There are many other fine books for writers, of course, and a search on Amazon will turn them up. In your desire to learn, be sure to read writer's magazines, too. One of the first things I did when I decided to become a professional writer in the late seventies was subscribe to Writer's Digest magazine and then order five years' of back issues. What an incredibly helpful magazine for both beginners and seasoned pros! Throughout the writing of Creative Cash, my first book, I studied those back issues and wrote a much better book because I quickly applied what I was learning from each of the articles in those issues. (Creative Cash went through six editions before going out of print 32 years later, which may be a record for a home-business book.)

The Real Secret to Good Writing

From experience I've learned that average writers become good writers only with considerable effort and attention to detail. And good writers don't just write, they become specialists in the art of rewriting, which, in my opinion, is the real secret to good writing.

When I was writing my first book, I used to read issues of Writer's Digest in the evening, and my husband would often hear me mutter, "Oh, no! I'm doing it all wrong." Next morning, I'd go back to my book-in-progress and start rewriting, correcting my bad writing and attempting to avoid other common errors beginning writers always make. I literally rewrote my first book a dozen times and, by the time it was finished, I felt like I'd taken a college course in writing.

TIP: Test the quality of your work by reading it aloud. Whenever you stumble, you can be sure some reader will stumble, too. Make whatever changes are necessary to make your copy flow.

Control Your Ego

My first book, Creative Cash, was published almost word for word as I wrote it, and I was pretty proud of myself when it began to get rave reviews and went on to sell more than 100,000 copies. Twenty years later, however, when I reread that book with an eye to doing a sixth edition for a new publisher, I was embarrassed to find that my writing wasn't nearly as good as I thought it was, and my organization of material was not good at all. In the end, I simply wrote a brand new book, giving it a new subtitle in the process.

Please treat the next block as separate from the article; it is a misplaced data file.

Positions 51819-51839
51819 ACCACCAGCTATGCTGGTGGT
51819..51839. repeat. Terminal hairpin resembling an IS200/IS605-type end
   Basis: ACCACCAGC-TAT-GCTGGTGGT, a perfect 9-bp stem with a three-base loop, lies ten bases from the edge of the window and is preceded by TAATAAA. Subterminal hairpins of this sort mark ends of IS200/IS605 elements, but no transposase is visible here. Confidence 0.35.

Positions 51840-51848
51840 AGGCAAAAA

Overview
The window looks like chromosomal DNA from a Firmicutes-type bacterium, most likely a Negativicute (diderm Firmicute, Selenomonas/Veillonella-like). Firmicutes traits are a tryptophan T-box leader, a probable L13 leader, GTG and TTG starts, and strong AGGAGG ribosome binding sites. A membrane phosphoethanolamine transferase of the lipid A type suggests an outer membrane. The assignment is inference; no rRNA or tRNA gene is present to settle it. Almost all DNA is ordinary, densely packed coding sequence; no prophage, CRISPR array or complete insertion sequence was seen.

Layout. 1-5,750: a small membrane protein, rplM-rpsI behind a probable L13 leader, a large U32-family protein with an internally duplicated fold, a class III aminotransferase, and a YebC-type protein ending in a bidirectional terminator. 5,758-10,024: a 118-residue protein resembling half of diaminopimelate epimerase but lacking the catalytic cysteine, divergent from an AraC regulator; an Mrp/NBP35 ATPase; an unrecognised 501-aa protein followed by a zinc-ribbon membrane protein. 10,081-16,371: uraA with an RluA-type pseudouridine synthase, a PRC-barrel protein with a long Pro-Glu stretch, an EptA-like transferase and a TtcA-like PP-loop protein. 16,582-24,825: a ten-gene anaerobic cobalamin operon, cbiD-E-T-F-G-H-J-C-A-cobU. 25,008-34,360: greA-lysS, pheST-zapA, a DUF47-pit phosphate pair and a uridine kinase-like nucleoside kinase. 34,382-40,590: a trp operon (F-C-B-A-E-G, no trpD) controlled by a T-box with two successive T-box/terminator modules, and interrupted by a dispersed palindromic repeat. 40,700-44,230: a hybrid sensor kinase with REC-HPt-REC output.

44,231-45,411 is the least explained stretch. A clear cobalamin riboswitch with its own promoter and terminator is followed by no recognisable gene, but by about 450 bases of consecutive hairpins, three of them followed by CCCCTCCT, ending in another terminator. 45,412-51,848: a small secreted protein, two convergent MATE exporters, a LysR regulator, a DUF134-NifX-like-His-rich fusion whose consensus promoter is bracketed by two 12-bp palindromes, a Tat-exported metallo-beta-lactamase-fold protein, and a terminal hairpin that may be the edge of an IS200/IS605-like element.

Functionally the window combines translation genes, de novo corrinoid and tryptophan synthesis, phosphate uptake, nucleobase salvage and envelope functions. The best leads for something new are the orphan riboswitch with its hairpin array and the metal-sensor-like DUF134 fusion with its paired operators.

In my defense, I was writing on a typewriter in the 1970s, which made it much more difficult to reorganize content once it had been typed. Having word processing power greatly improved my ability to write well because it's so easy to make changes and move blocks of text from place to place right up to the last minute before submitting a manuscript to a publisher.

The real point I want to make here, however, is that writers (myself included) tend to let their egos get the best of them as soon as they have been published, and that's a big mistake. Writing, like woodworking, or growing roses, or designing Web sites, is both an art and craft that must be continually practiced, honed, and improved for maximum success. The most successful writers are never satisfied that they are as good as they can be, but are always striving to become better. I've often related to something Samuel Johnson once wrote:

"Read over your compositions and when you meet a passage you think is particularly fine, strike it out."

Tips From Other Great Writers

The most successful writers also write about things they know. I like this quote from Elizabeth Forsythe Hailey, one of my favorite fiction writers:

"Search your own life for the story only you can tell. The best thing about writing from life is that you can be sure of using original material. And no research is needed beyond the time you spend looking deep inside your own heart."

Closing on a humorous note, also consider this tip from Don Marquis:

"If you want to get rich from writing, write the sort of thing that's read by persons who move their lips when they're reading to themselves."

Copyright © 2016 by Barbara Brabec
All Rights Reserved